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SRI85

Why are airlocks not popular?

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Ive been looking into airlocked canopies lately. 1 person at my DZ jumps it and swears by it. I rarely see anyone else flying an airlocked canopy though? Why is this? the airlock idea seems like a good idea to me,and i havent been able to find to much to negatives on them.

Thoughts?

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JP I'll argue that with you all day. I've got almost 1000 airlock jumps and I can count about 6-10 bad openings and the worst of them was a massive line twist issue that lead to a cutaway. I've had about 4-5 hard openings but for the most part my canopies open like a Stiletto or Sabre2.
Yesterday is history
And tomorrow is a mystery

Parachutemanuals.com

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Paraglider designs pioneered the airlock many years ago and abandoned it. The performance and safety gains were a two way street and in the end did not do much of anything. except make the canopy harder to pack and deflate after a flight.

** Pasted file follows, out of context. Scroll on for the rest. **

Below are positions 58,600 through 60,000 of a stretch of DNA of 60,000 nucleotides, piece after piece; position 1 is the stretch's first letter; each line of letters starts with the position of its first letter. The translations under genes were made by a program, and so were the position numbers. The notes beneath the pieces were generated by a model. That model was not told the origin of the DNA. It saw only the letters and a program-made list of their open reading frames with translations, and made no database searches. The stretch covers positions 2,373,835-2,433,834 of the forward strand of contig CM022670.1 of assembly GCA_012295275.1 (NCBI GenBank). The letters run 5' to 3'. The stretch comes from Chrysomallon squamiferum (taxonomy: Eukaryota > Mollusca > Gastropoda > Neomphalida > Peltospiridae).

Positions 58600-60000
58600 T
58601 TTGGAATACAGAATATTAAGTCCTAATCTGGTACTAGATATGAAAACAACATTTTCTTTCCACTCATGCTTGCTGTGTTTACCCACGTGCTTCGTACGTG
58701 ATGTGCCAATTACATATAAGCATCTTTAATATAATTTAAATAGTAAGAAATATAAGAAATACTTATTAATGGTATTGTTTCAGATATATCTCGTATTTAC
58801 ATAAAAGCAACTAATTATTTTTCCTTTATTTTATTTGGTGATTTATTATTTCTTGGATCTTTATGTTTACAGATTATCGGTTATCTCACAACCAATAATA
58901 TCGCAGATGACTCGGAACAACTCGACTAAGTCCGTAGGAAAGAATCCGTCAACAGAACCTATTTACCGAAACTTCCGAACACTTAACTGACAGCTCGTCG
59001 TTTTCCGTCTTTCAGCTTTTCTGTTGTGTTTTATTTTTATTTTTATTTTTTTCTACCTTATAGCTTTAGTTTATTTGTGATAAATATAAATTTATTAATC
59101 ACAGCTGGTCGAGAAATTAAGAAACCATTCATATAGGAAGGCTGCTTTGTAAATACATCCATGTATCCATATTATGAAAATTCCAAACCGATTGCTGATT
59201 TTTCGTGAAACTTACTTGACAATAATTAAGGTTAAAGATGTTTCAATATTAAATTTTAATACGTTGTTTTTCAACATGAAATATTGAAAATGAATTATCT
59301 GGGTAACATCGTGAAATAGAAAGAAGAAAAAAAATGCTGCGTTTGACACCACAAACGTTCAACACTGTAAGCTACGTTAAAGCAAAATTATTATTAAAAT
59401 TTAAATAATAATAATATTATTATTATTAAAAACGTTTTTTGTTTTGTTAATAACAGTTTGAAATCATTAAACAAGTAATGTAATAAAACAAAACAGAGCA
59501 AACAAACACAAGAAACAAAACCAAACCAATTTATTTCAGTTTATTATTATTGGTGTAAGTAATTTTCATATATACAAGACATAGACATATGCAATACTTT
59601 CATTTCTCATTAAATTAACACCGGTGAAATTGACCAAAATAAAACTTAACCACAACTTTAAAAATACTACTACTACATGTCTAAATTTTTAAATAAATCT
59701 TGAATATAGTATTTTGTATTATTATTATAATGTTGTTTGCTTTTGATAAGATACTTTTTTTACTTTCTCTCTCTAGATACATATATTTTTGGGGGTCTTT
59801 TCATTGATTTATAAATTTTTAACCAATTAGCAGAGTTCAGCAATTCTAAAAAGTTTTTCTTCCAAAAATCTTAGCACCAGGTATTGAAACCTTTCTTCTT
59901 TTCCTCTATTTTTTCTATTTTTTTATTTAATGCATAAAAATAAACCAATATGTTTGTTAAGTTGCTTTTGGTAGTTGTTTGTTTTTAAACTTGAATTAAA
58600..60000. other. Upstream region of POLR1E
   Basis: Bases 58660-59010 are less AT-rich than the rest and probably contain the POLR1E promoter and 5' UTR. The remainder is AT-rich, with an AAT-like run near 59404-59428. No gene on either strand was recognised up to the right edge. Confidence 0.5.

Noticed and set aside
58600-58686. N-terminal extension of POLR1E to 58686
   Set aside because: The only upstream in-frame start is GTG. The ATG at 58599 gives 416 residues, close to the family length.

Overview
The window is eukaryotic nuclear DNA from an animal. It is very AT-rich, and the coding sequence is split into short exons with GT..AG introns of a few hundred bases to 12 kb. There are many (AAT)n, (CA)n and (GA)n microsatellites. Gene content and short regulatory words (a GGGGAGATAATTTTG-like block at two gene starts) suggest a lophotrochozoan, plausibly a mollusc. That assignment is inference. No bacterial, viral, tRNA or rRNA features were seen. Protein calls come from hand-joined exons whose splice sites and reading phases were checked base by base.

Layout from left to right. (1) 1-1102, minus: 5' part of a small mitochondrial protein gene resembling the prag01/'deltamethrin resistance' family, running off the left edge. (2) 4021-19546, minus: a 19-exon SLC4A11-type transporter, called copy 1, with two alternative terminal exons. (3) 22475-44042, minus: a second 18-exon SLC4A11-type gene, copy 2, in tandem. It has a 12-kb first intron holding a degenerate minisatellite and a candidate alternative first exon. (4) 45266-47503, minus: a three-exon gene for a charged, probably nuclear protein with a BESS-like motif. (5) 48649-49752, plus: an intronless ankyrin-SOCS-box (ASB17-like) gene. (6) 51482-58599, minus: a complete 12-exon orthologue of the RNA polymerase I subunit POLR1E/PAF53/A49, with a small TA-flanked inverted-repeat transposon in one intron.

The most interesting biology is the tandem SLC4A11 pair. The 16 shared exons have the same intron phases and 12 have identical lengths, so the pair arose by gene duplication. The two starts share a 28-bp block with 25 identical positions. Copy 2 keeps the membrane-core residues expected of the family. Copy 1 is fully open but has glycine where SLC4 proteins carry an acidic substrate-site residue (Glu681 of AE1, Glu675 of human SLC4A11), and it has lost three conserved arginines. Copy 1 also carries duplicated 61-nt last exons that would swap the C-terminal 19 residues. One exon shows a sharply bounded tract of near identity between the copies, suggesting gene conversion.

downsides are pack volume and glider weight, (in PG and parachute) inability to deflate quickly in windy situations, (much more an issue in PG). With the airlocks taking up space on the ram air intakes, inflation time was increased and in some cases internal pressure was limited even though it was retained from the airlock.

One idea behind the airlock is it reduce the likelihood of collapse by maintaining internal pressure in the event of an airflow anomaly(turbulence, control input, etc) and thus reducing likelihood of altitude loss and more importantly heading change from a collapse. Turns out the airlock does the opposite in a lot of collapse cases. The retained internal pressure "locks" the canopy in a twisted/deformed shape as opposed to folding and re-inflating without airlocks.

-SPACE-

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(former airlock owner)